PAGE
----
# Irrational numbers

Is it possible to have an infinite string of the same number in the middle of an irrational number?
For example could I have 1.2232355555555..............3434343232211
Where their was an infinite block of 5's. Then I was trying to think of ways to prove or disprove this. It does seem like it might not be able to happen because if I had an infinite a 5's in a row then it seems like it would be a rational number.

The "number" you are speaking of is nonsensical. You can't have an infinite string of 5's, and then have numbers come after that. If there are infinitely many 5's, you can't add anything after that; because it would mean the string of 5's eventually terminates at some point, which violates the definition of "being infinite", or "not having an end". This makes all of your question nonsensical as a whole. Perhaps you meant something else, but couldn't phrase it properly?

pwsnafu
If the 3434... part of the number exists, then the string of 5's before it terminates, hence not an infinite string.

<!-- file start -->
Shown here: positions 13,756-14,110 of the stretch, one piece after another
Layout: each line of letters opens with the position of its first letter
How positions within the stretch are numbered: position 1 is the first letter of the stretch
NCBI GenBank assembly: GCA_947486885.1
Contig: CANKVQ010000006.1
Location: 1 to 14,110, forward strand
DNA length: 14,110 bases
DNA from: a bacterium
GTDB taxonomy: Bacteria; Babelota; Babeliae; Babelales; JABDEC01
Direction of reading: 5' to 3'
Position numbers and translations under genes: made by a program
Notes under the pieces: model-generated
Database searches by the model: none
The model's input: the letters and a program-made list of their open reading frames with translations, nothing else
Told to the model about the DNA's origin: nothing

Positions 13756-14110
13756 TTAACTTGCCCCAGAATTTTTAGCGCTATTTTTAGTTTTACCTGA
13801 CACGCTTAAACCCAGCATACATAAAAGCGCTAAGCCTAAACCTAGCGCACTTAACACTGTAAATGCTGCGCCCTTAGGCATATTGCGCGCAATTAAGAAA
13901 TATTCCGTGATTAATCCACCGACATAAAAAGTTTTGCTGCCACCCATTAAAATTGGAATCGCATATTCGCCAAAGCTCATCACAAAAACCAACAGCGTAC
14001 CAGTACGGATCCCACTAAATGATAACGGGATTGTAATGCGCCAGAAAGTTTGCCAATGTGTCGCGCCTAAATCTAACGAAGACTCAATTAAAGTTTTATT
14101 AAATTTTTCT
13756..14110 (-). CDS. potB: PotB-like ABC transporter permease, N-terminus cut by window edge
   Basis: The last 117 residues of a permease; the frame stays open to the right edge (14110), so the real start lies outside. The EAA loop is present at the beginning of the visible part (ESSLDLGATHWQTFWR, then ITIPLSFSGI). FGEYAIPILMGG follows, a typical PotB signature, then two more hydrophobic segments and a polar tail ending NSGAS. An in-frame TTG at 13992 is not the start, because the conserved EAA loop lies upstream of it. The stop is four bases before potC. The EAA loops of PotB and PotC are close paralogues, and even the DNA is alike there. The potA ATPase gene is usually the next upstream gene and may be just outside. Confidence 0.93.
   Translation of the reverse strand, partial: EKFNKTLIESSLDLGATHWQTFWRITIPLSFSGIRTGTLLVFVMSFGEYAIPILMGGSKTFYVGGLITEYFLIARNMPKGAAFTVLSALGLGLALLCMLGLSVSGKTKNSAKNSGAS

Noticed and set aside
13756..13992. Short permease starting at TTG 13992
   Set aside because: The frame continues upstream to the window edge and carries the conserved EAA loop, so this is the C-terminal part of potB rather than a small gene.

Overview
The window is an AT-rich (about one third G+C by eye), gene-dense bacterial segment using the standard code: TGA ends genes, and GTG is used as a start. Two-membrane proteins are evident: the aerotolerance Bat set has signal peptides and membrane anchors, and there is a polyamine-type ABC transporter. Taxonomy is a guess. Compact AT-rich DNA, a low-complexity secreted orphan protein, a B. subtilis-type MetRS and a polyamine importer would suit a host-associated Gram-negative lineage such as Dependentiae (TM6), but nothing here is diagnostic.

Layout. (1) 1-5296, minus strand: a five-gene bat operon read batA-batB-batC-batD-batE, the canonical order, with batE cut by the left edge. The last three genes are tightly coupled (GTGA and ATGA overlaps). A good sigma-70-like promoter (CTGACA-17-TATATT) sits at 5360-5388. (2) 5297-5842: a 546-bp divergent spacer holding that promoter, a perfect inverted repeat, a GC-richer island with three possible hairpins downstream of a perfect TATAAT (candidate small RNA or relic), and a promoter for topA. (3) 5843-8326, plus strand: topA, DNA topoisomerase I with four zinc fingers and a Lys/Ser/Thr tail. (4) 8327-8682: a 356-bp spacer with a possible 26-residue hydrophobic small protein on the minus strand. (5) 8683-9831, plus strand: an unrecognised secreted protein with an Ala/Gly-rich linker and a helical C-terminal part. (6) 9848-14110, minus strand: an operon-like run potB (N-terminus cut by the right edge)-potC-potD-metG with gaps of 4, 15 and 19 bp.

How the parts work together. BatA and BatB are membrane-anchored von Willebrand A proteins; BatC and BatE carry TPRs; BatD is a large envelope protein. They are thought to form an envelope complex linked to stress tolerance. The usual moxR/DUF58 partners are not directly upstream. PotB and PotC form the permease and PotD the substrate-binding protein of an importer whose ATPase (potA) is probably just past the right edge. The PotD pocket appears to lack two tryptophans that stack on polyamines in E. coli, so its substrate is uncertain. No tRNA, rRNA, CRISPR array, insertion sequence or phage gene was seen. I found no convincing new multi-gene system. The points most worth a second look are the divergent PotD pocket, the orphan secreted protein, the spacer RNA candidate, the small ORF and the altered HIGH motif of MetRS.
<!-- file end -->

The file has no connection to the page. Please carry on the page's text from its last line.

You must be careful about what a decimal expansion actually is. Given a number ##x\geq 0##, a decimal expansion is a sequence

$$(x_0,~x_1,~x_2,~x_3,~...)$$

where ##x_0\in \mathbb{N}## and where ##0\leq x_i\leq 9## for ##i>0##. It must satisfy

$$x = x_0 + x_1\frac{1}{10} + x_2\frac{1}{10^2} + ...+ x_n \frac{1}{10^n}+...$$

What is a sequence? Well, it is a map ##f:\mathbb{N}\rightarrow \mathbb{R}##. We write ##f(n) = x_n##.

When you say you add an infinite number of ##5## in the middle, then this is invalid as it would not produce a sequence anymore. It is impossible to write something like that as a map from the naturals.

ok thanks